Traditionally Iceland moss was considered a galactagogue and to have strong antibiotic, antiemetic, strongly demulcent and nutritive properties. Iceland moss has been principally recommended in chronic pulmonary and digestive conditions, particularly phthisis ( a wasting condition also known as pulmonary tuberculosis), dyspepsia, and chronic diarrhea. Cetraria islandica is understood to have both a bitter tonic action and a demulcent effect within the gut, a combination almost unique amongst medicinal herbs.

The medicinal properties may have been first known to the natives of Iceland; according to Borrichius, the Danish apothecaries were acquainted with the medicinal applications of Iceland moss in 1673.

Other Common Names: Iceland lichen, eryngo-leaved liverwort, Islaendisch Moos (German), Islandslav (Swedish), mousse d’ Islande, lichen d’Islande (French), liquén de Islandia (Spanish), puklérka Islandská (Czech), Islanninjäkälä (Finnish), erba rissa, Lichene Islandico (Italian), and fjallagras (Icelandic).

Preparation / Dosage

Icelandic Moss tea is made by pouring 1 cup of boiling water over 1–2 tsp of powdered Iceland Moss. The mixture is covered and steeped for 10–15 minutes. Natural sweetener can be added to the tea.

In ancient times, the herb was a traditional herbal cough remedy, and had been used in European folk medicine as a cancer treatment.

Iceland moss contains up to 70 percent starch and historically had been used as an emergency food in desolate places. Historically it was widely used in bread, porridges, and soups.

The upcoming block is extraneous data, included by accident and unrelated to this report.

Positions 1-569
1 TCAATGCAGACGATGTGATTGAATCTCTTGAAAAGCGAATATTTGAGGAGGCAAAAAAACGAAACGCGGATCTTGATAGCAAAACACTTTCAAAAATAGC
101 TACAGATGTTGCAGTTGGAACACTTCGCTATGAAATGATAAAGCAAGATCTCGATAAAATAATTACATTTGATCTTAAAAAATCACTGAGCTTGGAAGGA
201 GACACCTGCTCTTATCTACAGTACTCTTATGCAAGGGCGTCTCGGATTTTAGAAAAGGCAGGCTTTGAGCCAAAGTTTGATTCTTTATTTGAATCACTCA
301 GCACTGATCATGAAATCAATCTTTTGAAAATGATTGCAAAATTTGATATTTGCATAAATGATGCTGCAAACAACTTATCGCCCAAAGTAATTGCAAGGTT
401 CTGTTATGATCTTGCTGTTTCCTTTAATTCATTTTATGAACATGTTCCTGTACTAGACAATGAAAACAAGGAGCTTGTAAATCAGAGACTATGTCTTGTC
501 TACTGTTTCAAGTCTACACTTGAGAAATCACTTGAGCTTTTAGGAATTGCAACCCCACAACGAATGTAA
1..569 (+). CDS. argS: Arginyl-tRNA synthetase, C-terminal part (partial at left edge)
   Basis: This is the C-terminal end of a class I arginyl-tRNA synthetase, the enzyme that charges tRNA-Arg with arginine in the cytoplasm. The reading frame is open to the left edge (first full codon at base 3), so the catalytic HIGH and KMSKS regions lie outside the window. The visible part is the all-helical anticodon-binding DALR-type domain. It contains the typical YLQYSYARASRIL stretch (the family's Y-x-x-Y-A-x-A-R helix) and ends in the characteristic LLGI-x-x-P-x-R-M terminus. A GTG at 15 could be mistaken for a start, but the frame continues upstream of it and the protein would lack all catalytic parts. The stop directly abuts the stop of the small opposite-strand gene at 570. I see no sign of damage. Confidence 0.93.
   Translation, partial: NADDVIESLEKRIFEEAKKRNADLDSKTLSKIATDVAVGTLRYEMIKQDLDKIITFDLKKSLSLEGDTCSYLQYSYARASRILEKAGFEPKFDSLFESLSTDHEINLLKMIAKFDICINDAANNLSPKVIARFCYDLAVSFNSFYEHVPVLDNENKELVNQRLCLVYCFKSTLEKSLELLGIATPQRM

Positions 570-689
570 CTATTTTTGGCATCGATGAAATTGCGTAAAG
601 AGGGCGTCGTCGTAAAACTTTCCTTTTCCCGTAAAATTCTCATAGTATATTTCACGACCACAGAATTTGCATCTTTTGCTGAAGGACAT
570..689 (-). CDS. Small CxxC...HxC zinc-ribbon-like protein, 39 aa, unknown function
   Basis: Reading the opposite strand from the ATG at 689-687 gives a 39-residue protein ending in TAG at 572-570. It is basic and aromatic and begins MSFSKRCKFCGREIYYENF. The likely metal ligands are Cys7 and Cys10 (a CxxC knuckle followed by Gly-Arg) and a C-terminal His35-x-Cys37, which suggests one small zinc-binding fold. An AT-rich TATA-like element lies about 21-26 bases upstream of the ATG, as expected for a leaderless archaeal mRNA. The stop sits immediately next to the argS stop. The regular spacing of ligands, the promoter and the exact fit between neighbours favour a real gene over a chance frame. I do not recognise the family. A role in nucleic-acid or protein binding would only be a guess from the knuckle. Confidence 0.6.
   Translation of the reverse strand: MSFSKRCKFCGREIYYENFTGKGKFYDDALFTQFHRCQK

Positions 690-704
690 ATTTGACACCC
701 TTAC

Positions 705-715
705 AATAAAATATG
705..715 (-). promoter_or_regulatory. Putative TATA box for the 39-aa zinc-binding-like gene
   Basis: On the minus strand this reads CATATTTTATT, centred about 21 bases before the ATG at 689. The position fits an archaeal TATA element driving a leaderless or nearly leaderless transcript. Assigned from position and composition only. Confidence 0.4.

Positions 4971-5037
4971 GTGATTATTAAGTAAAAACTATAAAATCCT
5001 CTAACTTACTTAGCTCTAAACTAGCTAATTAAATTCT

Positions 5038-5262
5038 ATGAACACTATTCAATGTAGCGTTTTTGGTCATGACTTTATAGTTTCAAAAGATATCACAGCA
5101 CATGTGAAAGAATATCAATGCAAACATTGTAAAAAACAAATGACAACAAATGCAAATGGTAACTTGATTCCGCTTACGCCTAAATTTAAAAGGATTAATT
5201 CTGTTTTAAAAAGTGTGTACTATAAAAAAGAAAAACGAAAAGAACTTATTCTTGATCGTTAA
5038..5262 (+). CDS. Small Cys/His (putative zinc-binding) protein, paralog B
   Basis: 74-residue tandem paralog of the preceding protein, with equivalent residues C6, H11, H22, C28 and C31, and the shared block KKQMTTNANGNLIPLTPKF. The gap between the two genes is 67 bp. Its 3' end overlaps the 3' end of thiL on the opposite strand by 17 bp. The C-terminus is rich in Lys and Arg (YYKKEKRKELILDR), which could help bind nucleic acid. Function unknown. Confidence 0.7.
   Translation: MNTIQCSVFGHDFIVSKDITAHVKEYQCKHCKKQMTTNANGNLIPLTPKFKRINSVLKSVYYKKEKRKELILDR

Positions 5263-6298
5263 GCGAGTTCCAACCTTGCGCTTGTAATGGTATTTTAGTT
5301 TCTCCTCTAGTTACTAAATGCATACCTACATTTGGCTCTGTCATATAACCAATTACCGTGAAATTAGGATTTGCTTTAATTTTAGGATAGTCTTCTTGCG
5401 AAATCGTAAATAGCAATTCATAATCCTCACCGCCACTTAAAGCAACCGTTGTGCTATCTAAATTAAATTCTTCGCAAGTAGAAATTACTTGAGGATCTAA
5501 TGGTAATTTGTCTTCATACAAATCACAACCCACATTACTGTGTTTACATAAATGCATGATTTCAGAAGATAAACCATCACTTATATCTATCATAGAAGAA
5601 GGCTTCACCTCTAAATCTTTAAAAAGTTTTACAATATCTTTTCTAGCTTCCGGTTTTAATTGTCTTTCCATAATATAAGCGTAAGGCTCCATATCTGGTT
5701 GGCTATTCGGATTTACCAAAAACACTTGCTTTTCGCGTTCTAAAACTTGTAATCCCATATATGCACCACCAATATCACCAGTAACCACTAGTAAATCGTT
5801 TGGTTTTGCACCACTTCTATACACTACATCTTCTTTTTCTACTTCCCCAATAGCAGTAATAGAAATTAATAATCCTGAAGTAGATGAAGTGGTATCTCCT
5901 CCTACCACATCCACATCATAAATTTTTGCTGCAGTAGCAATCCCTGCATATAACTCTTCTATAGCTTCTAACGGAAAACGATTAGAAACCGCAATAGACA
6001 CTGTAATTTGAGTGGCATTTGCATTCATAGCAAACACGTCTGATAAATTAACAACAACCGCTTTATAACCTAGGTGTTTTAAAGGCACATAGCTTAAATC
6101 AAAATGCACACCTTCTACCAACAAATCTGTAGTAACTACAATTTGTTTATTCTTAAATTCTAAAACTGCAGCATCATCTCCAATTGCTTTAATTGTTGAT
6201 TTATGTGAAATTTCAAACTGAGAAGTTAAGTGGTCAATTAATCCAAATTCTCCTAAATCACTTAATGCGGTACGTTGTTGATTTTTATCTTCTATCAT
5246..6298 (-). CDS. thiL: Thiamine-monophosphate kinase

Traditionally in Northern Europe, the powdered lichen was used as a thickener in soups.

It is highly prized by the contemporary herbalist as a useful antibiotic and demulcent. Traditionally it was used to soothe the mucous membranes of the chest, to treat chronic pulmonary problems, to counter catarrh and to calm dry and paroxysmal coughs and as a relief for advanced tuberculosis.

The mucilage properties of this herb provide a natural treatment for the oral and pharyngeal membranes. Its bitter organic tonic action may stimulate the appetite and promote gastric secretion.

Iceland moss is rich in mucilages and its soothing action is useful for conditions such as gastritis, gastric ulcer, hiatus hernia, and reflux esophagitis.

It is thought to be a useful herbal treatment when used internally in the treatment of dysentery, chronic digestive disturbances (including irritable bowel syndrome and food poisoning).

Cetraria islandica was traditionally used for relief of vomiting arising from irritation and inflammation of the stomach. It may be a useful herbal remedy for low-grade stomach infections seen when there is low stomach acid production.

It is used as a remedy for the effects of excess stomach acid secretion and it is thought to be a natural treatment for conditions such as malnourishment, debility, and anorexia.

Iceland moss has been traditionally used in cases that require nutritious and easily digested nourishment that will not upset the stomach. Ordinary doses improve the appetite, digestion and general nutrition.

The herb is used as a surface application to treat boils, vaginal discharges, and impetigo.


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